M'hammed Kilito

6x6 Africa Talent: M’hammed Kilito, Morocco

M'hammed Kilito is a Moroccan photographer with a stunning visual style, as well as a thirst for finding new ways of telling stories. He is very enthusiastic as well as inquisitive, with a desire to help change our industry by encouraging the work of photographers from developing countries.” - Olivier Laurent, France, foreign photo editor, The Washington Post, and 6x6 nominator. 

M'hammed Kilito is an independent photographer based in Rabat, Morocco. As a documentary photographer, he addresses issues relating to cultural identity and the human condition. His work begins with a long period of meticulous academic research and field investigations on sociopolitical concepts. Kilito holds a Master of Arts in Political Science from Ottawa University and a Bachelor of Arts in Political Science from the University of Montreal. He has worked in different parts of the world, with a focus on Morocco.

Among You

Among You reflects on the choices of Moroccan youth around their personal identity. Through a selection of portraits, M’hammed Kilito documents young people who have taken their destiny into their own hands. These individuals have the courage to choose their own realities, often pushing the limits of society further. Whether through their creative activities, their appearance, or their sexuality, they convey the image of a young Morocco - alert, changing, claiming the right to be different, and celebrating diversity.

“These young people, whose minds embody the resistance of a palm tree – a tree adapted to the harshest Moroccan climatic conditions – defy the conservative and traditional norms of Moroccan society daily. They cultivate their private oasis despite the obstacles they encounter in a country that they feel is not progressing at the same pace as they are, and they are inspiring others along the way,” says KIlito. 
Born in a working-class neighborhood and raised by a traditional family, Salma (20) has always struggled to be herself. She is a Goth and loves the strange, the enigmatic, and the unusual. She presents an idea of beauty uncommon in Morocco and particularly appreciates what is considered frightening, worrying, or ugly under the standards of society. Rabat, Morocco, March 2018.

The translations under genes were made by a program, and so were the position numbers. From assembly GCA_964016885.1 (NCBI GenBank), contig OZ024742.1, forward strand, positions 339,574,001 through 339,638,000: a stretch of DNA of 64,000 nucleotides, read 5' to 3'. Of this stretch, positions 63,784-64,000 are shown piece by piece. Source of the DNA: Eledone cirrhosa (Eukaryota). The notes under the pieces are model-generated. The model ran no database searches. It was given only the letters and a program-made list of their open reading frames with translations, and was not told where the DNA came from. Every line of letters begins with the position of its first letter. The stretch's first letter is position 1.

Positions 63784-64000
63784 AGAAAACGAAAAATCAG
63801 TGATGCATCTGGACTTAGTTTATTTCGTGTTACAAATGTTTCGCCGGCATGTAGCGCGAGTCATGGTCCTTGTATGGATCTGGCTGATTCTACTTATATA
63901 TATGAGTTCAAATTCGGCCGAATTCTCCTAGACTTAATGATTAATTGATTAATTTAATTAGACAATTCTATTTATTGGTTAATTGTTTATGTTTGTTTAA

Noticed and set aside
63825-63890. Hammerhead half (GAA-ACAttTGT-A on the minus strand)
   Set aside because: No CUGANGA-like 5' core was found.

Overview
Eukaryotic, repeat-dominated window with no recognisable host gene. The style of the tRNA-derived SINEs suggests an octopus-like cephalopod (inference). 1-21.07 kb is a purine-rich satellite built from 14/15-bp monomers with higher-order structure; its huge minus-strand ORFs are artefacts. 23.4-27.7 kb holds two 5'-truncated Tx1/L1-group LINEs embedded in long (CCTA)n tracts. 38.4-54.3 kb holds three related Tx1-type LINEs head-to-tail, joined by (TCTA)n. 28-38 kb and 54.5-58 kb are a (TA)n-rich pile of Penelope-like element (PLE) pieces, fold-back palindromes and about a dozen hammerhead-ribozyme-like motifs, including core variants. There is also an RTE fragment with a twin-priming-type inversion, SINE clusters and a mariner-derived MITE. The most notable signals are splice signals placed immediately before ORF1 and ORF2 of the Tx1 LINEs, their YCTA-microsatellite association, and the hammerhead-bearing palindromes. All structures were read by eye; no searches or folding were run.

Anas (18) says he has problems with his family at home. They do not call him by his first name but refer to him pejoratively as "the tattooed one." Tattooed people in the Moroccan collective imagination are considered criminals, prisoners and dangerous people. Salé, Morocco, March 2018.
Shady (20) defines himself as "a fairy in the land of the Ogre, a maniac of non-gendered fashion, a mixture of pastel, gore and alternative punch bowl.” In his very poetic way of being, he feels misunderstood in the eyes of a society that considers him a Satanist simply by having a metal ring in his nose. Casablanca, Morocco, April 2018.
Hajar (28) and Ines (24) are convinced that you have to talk, express yourself and have the courage to dare to say: "I am here and yes, I am different, but I live with and among you." They declare that it is their duty as queer to assume and take over a space in which to exist. According to them, change will come when the queer community takes control of its own destiny and imposes itself as an active one. Casablanca, Morocco, January 2018.


Destiny is a project researching the relationship between work and social determinism in Morocco. Social determinism holds that all human actions are ruled by their prior states, and that individuals have no influence in their decisions. People in this system, therefore, have no free will and, if they believe they have it, they have only the appearance of it. The project uses a visual sociology approach to research whether we are actors of our own lives or under social pressure in deciding our career choices.
"I was attracted to scenography because I stammered a lot at the time. I did not pass the oral exams in elementary school, I did not read in class. However, after two years at the Higher Institute of Dramatic Art and Cultural Animation, I realized that when I was on stage I did not stammer at all. I think because it's another story that I tell and not mine, and I liked being on stage. So I chose the performance and the stage and became a comedian." - Fatima Zohra, Rabat, Morocco, April 2016.
"My father died in 1955. It was a woman my family knew who raised me. In 1963, she didn't have much money left and I had to leave school. When she was still working, she bought me some cinema magazines. We only had one cinema and people used to wear their best clothes to go there. One day, I picked up a large quantity of cinema magazines and I went to sell them at a bookstore. He didn't give me a good price and I decided to sell them myself directly without an intermediary. That's how I got into the business." - Mohammed, Rabat, Morocco, April 2016.
Zakaria is part of the national coordination of unemployed, visually impaired and blind graduates. He alternates between dressing up as Mickey Mouse selling balloons and taking pictures with kids, and protesting with his friends to claim their right to work in the public sector. They are calling for immediate exceptional employment to “compensate” for the unfulfilled quota of 7% of positions dedicated to the disabled in the civil service, according to the decree adopted in 2016. October 2016.
"I am a 'barcassier.' I ensure the transport of people between the two banks of the Bouregreg, the crossing of the river which separates Rabat from Salé. Football requires knowing powerful people and my family did not have much money. Afterwards, I got injured and could not make a career as a football player." - Abdellah, March 2016.

Discover work by the 6x6 Africa talents, and find out about 6x6’s nomination and selection process.